US astronauts wish Chinese peers well

Updated: 2012-06-15 02:57

By Kelly Chung Dawson in New York(China Daily)

  Print Mail Large Medium  Small 分享按钮 0

US astronauts wish Chinese peers well

Mae Jemison (L) is the first African-American female astronaut and Pamela Melroy is a former US astronaut. 

As China is set to send its first female astronaut into space this weekend, American women who have made the journey will be tracking her historic trip.

Mae Jemison, the first African-American female astronaut, said she believes the inclusion of women in the space program is highly significant for young Chinese women.

Growing up during NASA's high-profile Apollo era of human space travel, Jemison was both irritated and confused by the program's lack of women.

"If I had seen someone like me involved in NASA when I was a little girl, it would have given me a great big grin and made things a whole lot easier when I was starting out," she said. "It's not just that you can see yourself in that position, but also the fact that then other people understand that there is a wide range of talent to draw from.

"Including female astronauts on the Chinese launch is a very conscious and important decision," said Jemison, who served as a mission specialist aboard space shuttle Endeavour on its second trip into orbit in September 1992.

NASA, the US space agency, suffered as a result of its gender exclusion during the early years of space travel, said Howard McCurdy, a professor of public affairs at the American University in Washington, and the author of several books about space.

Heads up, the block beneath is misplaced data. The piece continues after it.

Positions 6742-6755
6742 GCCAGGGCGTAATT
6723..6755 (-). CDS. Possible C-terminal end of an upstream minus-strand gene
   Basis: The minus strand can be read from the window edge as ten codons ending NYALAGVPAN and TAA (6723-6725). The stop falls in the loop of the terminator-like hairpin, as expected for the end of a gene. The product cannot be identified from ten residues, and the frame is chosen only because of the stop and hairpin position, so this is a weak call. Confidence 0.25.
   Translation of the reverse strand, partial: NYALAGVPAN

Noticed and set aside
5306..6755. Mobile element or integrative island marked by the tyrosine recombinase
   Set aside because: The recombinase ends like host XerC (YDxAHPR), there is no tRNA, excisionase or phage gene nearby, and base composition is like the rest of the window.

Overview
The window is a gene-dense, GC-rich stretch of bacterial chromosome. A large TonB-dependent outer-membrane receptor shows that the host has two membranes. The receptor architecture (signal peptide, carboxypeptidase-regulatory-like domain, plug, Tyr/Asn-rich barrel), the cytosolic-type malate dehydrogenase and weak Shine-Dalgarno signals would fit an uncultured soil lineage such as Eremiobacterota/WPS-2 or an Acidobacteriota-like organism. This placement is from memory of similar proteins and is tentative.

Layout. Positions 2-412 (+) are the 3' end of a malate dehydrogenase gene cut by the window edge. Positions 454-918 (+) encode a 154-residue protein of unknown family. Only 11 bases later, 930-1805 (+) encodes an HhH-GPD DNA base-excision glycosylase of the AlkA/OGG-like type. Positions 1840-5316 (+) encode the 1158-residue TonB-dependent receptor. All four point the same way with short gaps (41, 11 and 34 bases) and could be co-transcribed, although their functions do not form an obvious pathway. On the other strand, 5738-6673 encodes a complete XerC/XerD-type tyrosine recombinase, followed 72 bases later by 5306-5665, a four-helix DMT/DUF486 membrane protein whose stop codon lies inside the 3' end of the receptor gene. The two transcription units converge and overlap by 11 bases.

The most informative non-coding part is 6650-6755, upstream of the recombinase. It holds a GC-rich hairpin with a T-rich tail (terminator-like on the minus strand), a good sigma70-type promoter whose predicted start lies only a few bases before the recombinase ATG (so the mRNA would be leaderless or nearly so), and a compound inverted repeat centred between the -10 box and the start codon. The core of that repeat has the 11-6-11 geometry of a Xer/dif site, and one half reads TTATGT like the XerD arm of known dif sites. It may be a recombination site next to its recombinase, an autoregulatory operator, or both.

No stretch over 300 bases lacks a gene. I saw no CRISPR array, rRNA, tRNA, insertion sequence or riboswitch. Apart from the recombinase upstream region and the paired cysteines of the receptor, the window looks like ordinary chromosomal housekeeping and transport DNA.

"If humans are going to travel in space, it's important to include both men and women," he said. "Having women in space helps build public support for the endeavor."

For China, leaving out women would be cutting the potential for progress in half, Jemison said.

"China has tremendous talent and resources, but if you don't bring all your best players in, you're not going to have the best opportunities to understand how things can be better, and how to make stuff happen more effectively. I'm very excited that women will be included on this flight."

Pamela Melroy, a former astronaut and air force pilot who served both as pilot and commander on US space shuttle missions before retiring in 2009, pointed to China's requirement that its taikonauts be trained as military pilots. She said this ensures Liu Yang — the likelier of the two women to be on board the Shenzhou IX craft when it docks with the orbiting Tiangong-1 module — will be of a special breed.

"I feel a special kinship with her, because there are so few women pilots in space," Melroy said in an interview with China Daily. There have only been three American women pilots, all during the shuttle program; most female astronauts have been scientists and engineers.

"I am so excited and pleased," she said.

Melroy, a veteran of three shuttle missions — she piloted Discovery in 2000 and Atlantis in 2002 and was commander aboard Discovery in 2007 — hasn't met Liu or Wang Yaping, the other woman being considered for this weekend's mission, but she has spent time with other taikonauts at international conferences.

Previous Page 1 2 Next Page